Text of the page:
Armenia and Azerbaijan Sink Into Violence #87

Deepnews Digest #87

Armenia and Azerbaijan Sink Into Violence

Editor: Christopher Brennan
More than 100 people have been confirmed dead in fighting between Armenia and Azerbaijan over Nagorno-Karabakh, which raises worries that violence could descend to the depths of a war in the disputed region that killed tens of thousands three decades ago. While the conflict may only get a passing mention in your news outlet of choice, I thought it was a good use of Deepnews.ai’s technology to go deeper. Here are articles about the background to the fighting, efforts at peace and what it means for the world watching on.
Editor’s note
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Published every Thursday

Global Voices

Nagorno-Karabakh: An old conflict in a new geopolitical context, says South Caucasus expert Tom de Waal

To understand why, I spoke with Tom de Waal, a Senior Fellow at Carnegie Europe and expert the geopolitics of the South Caucasus, Russia and Ukraine. De Waal has traveled extensively in the region, and wrote an authoritative book on Nagorno-Karabakh, “Black Garden: Armenia and Azerbaijan Through Peace and War”.

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Australian Strategic Policy Institute

Nagorno-Karabakh Conflict Could Quickly Turn Into Regional War

There are too many external fingers in this Caucasus pie and unless this fire is doused quickly it has the potential to turn into a major regional conflict.

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Financial Times ($)

Conflict in the Caucasus

The “frozen” conflicts left behind by the Soviet collapse have a dangerous tendency to heat up suddenly. Nagorno-Karabakh, the Armenian-run enclave within Azerbaijan where fighting has killed dozens since Sunday, today risks sparking a broader conflagration. Russia has links with both ex-Soviet republics and has helped to defuse past escalations, but is part of a defence pact with Armenia. Turkey’s President Recep Tayyip Erdogan, meanwhile, has become a vocal supporter of Azerbaijan. That puts the two regional powers potentially on opposite sides in a volatile region crossed by strategic oil and gas pipelines.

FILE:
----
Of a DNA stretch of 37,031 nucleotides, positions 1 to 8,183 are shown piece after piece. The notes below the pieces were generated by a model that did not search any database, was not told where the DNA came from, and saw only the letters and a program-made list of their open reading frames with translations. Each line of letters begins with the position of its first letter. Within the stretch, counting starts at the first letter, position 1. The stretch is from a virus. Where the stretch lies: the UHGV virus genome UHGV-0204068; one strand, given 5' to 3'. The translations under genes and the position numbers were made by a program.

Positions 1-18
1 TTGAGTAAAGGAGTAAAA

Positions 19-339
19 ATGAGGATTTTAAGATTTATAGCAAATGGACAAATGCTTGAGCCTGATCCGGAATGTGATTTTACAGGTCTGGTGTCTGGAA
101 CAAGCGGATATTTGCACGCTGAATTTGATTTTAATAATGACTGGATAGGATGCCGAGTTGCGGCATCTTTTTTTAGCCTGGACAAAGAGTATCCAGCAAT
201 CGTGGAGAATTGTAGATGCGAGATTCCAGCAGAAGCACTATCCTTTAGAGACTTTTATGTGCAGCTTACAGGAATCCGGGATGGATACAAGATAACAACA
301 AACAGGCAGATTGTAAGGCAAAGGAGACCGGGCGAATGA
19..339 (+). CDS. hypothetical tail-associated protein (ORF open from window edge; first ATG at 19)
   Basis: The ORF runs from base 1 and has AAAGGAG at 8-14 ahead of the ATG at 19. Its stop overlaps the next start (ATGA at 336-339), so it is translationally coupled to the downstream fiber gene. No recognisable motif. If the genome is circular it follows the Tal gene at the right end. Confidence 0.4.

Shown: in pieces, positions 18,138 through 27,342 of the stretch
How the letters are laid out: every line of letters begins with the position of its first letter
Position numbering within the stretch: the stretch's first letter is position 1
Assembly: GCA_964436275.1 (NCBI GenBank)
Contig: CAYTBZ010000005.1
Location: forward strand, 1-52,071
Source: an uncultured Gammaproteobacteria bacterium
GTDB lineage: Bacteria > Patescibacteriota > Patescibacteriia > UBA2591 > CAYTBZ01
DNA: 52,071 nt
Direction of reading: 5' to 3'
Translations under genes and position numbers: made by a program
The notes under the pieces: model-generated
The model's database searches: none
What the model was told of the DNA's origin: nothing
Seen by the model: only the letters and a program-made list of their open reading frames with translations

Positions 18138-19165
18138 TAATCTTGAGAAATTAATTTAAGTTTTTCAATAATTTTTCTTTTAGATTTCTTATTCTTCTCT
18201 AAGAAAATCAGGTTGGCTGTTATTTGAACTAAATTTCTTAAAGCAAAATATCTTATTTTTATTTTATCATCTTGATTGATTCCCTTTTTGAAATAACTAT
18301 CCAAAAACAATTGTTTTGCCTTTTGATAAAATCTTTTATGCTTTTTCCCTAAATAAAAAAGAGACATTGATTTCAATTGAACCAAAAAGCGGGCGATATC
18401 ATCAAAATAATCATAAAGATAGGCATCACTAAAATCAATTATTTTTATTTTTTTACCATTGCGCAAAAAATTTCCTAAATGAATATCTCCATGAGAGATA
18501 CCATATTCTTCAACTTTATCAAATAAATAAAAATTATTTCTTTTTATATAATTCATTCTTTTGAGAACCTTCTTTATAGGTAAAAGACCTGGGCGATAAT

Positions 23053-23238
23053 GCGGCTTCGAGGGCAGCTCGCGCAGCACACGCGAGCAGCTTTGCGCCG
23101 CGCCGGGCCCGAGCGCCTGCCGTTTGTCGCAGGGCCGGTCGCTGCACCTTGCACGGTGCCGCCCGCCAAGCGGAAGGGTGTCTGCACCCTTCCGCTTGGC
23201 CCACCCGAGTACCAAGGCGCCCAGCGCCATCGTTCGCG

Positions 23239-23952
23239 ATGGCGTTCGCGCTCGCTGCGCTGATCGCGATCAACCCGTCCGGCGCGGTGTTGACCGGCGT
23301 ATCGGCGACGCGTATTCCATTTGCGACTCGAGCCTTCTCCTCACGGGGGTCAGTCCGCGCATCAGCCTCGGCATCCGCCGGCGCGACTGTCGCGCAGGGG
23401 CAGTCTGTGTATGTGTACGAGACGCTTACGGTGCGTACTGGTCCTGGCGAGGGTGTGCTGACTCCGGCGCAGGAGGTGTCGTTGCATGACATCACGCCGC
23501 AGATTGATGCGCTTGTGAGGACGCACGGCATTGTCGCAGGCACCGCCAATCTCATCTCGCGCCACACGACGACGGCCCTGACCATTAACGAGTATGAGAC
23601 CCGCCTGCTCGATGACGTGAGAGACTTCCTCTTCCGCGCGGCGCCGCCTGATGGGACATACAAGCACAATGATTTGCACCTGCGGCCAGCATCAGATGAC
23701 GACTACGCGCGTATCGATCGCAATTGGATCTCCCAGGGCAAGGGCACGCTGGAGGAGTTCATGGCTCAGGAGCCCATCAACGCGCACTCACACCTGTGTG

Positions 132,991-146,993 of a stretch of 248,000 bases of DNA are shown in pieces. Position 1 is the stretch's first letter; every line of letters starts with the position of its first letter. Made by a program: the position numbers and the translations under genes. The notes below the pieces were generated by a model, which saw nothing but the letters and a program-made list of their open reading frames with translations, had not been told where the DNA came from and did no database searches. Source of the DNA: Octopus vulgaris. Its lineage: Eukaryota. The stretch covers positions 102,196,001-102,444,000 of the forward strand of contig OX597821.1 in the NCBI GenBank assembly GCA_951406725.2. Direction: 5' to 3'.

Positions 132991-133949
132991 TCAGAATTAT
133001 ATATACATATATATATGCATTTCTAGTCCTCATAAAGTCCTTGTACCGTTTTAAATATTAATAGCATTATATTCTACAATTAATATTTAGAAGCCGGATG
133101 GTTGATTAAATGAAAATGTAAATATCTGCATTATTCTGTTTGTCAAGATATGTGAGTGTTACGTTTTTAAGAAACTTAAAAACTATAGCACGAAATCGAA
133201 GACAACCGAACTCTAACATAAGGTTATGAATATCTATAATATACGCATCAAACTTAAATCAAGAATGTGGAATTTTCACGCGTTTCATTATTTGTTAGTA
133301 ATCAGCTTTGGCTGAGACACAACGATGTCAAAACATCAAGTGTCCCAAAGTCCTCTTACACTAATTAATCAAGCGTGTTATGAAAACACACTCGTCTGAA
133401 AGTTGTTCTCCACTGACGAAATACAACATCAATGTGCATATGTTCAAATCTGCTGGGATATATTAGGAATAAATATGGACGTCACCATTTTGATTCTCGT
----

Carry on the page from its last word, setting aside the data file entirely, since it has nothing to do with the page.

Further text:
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Radio Free Europe

In South Caucasus, Familiar Drumbeat Gave Way To Urgent Pounding Over Nagorno-Karabakh

The UN Security Council has “strongly condemned” the violence between Azerbaijani and Armenian forces along the Line Of Contact after three days of fighting this week over the breakaway Azerbaijani region of Nagorno-Karabakh.

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Editor’s Note:

While news of conflict may have come suddenly for the casual news reader, tensions had been rising since July. Here Radio Free Europe looks at shelling then and the military exercises with Russia and Turkey that followed. – Christopher Brennan, Editor

EurasiaNet

While Turkey encourages Karabakh violence, Iran fears domestic strife

The fighting between Armenia and Azerbaijan is energizing nationalist and ethnic tensions in neighboring Turkey and Iran. While Ankara encourages the violence, Tehran fears rising ethnic tensions among its own Armenian and Azerbaijani minorities.

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Associated Press

Armenia-Azerbaijan conflict: Tensions mount as forces continue fighting

Armenian Foreign Min holds phone talks with US Deputy Secretary of State

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New Europe

The demise of diplomacy: Azerbaijan’s military offensive

For the past several years, the outlook for diplomacy in Russia’s self-proclaimed “near abroad” or sphere of influence has been particularly daunting. Ranging from Russia’s invasion of Georgia in 2008 to its annexation of Crimea in 2014 and continuing aggression in eastern Ukraine, Western diplomacy has been largely stalled and stalemated. More recently, it was Belarus that emerged as the obvious focal point for European engagement and diplomatic efforts, with a new challenge for security and stability along the EU’s “eastern neighborhood.”

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The Guardian

Two French reporters ‘injured’ amid Armenia-Azerbaijan conflict

Armenia says two French journalists covering its clashes with Azerbaijan have been injured by shelling, as both sides continued to rebuff global calls for talks to end the fighting that erupted on Sunday.

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Brookings Institution

No peacemakers for the new/old Caucasian war

A full-blown war erupted in the South Caucasus last Sunday, September 27, and as the two belligerents — Armenia and Azerbaijan — mobilize their forces under martial law, no international authority is trying in earnest to stop the hostilities. The conflict over the disputed Nagorno-Karabakh region ignited 30 years ago as the Soviet Union was collapsing and has never effectively “frozen.” The cease-fire Russia negotiated in May 1994 was not backed by a peacekeeping operation, and clashes have kept occurring, most notably in April 2016.